J Cancer 2014; 5(2):156-165. doi:10.7150/jca.7668

Research Paper

A Majority of Low (1-10%) ER Positive Breast Cancers Behave Like Hormone Receptor Negative Tumors

Jyothi S. Prabhu1✉, Aruna Korlimarla1, Krisha Desai1, Annie Alexander1, Rohini Raghavan1, CE Anupama1, Nandini Dendukuri3, Suraj Manjunath2, Marjorrie Correa4, N Raman5, Anjali Kalamdani5, MSN Prasad5, K.S Gopinath5, B.S. Srinath6, T.S. Sridhar1

1. Division of Molecular Medicine, St. John's Research Institute, Bangalore, India
2. Department of Surgical Oncology, St. John's Medical College and Hospital, Bangalore, India
3. Department of Medicine, McGill University, Montreal, Quebec, Canada, Department of Epidemiology, Biostatistics and Occupational Health, McGill University, Montreal, Quebec, Canada
4. Department of Pathology, St. John's Medical College and Hospital, Bangalore, India
5. Rangadore Memorial Hopsital, Bangalore, India
6. Shankara Cancer Hospital and Research Centre, Bangalore, India

Abstract

Background: The 2010 guidelines by ASCO-CAP have mandated that breast cancer specimens with ≥1% positively staining cells by immunohistochemistry should be considered Estrogen Receptor (ER) positive. This has led to a subclass of low-ER positive (1-10%) breast cancers. We have examined the biology and clinical behavior of these low ER staining tumors.

Methods: We have developed a probabilistic score of the “ER-positivity” by quantitative estimation of ER related gene transcripts from FFPE specimens. Immunohistochemistry for ER was done on 240 surgically excised tumors of primary breast cancer. Relative transcript abundance of 3 house-keeping genes and 6 ER related genes were determined by q-RT PCR. A logistic regression model using 3 ER associated genes provided the best probability function, and a cut-off value was derived by ROC analysis. 144 high ER (>10%), 75 ER negative and 21 low-ER (1-10%) tumors were evaluated using the probability score and the disease specific survival was compared.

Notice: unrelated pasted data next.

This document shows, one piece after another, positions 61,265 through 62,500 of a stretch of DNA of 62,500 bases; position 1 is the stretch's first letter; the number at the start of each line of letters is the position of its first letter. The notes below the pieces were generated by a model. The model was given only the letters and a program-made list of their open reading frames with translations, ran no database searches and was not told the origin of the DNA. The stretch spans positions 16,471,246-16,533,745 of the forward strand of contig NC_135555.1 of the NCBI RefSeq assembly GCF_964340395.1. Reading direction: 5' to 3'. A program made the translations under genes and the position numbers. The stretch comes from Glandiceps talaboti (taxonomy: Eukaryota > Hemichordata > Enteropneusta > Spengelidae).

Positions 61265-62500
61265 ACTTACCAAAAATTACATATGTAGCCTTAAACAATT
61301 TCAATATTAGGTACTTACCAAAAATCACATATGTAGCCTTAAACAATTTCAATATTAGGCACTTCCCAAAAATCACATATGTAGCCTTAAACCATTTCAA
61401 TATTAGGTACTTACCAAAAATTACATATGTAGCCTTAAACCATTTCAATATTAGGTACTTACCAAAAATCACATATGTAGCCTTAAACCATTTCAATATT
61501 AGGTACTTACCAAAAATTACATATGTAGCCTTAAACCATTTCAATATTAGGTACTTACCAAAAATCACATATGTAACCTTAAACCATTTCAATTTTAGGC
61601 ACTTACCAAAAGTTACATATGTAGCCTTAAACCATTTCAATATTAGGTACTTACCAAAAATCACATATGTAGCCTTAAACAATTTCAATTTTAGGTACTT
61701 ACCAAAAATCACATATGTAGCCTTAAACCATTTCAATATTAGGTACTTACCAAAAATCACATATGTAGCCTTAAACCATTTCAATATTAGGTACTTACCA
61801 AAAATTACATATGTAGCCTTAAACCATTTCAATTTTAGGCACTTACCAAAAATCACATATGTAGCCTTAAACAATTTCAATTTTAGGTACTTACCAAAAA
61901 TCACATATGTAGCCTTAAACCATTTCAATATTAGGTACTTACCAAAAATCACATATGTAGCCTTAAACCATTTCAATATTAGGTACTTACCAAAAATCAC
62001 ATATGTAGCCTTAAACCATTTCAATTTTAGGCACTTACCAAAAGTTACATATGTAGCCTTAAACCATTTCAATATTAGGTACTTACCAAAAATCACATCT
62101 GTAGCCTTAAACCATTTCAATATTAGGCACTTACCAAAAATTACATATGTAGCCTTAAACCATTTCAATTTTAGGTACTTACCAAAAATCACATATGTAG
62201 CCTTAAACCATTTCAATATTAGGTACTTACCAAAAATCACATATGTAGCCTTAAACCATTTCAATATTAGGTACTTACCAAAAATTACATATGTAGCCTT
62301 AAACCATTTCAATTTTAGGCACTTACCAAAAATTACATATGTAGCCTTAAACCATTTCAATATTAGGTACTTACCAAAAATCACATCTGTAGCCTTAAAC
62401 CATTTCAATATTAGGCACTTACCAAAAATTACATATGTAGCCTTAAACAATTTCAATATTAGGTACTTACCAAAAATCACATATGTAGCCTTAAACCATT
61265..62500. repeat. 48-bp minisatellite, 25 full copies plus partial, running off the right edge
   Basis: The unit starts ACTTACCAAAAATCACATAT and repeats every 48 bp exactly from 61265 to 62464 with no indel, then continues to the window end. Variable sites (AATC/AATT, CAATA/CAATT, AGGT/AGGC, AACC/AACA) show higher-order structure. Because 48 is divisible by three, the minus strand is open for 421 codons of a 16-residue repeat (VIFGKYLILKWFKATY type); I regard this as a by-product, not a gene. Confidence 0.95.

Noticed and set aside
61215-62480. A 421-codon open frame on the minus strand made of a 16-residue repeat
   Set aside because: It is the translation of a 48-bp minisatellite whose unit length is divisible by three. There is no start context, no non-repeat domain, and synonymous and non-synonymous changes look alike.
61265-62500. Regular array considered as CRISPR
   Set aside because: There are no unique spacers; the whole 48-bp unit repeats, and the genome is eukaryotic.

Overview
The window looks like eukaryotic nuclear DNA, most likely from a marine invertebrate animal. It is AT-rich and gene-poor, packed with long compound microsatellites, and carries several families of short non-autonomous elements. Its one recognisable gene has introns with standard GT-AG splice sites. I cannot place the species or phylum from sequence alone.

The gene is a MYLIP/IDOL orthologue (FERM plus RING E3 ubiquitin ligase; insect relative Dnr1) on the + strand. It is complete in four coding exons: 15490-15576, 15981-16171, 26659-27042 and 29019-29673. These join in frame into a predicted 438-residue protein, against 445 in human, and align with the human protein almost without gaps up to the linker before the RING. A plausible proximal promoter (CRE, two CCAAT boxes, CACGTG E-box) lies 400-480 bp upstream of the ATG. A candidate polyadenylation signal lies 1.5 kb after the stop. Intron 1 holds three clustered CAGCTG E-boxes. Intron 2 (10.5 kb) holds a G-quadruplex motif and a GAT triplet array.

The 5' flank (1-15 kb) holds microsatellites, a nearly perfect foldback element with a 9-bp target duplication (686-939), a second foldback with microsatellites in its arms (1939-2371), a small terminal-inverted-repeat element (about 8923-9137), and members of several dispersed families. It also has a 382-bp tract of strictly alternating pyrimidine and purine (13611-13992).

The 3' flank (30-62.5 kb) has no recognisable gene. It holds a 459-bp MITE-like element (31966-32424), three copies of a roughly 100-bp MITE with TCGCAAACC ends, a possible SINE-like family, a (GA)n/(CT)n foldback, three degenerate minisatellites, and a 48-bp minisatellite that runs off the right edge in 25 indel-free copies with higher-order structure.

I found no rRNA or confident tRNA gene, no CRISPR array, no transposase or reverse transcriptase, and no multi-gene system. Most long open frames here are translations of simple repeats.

Results: Half of the low-ER positive tumors were assigned to the ER negative group based on the probability score; in contrast 95% of ER negative and 92% of the high ER positive tumors were assigned to the appropriate ER group (p<0.0001). The survival of the low-ER group was intermediate between that of the high ER positive and ER negative groups (p<0.05).

Conclusion: Our results suggest that the newly lowered ASCO-CAP criteria for ER positivity, leads to the false categorization of biologically ER negative tumors as ER positive ones. This may have particular relevance to India, where we have a much higher proportion of ER negative tumors in general.

Keywords: ER 1-10 %, gene expression, q-RT-PCR, FFPE, Breast Cancer

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How to cite this article:
Prabhu JS, Korlimarla A, Desai K, Alexander A, Raghavan R, Anupama C, Dendukuri N, Manjunath S, Correa M, Raman N, Kalamdani A, Prasad M, Gopinath KS, Srinath BS, Sridhar TS. A Majority of Low (1-10%) ER Positive Breast Cancers Behave Like Hormone Receptor Negative Tumors. J Cancer 2014; 5(2):156-165. doi:10.7150/jca.7668. Available from http://www.jcancer.org/v05p0156.htm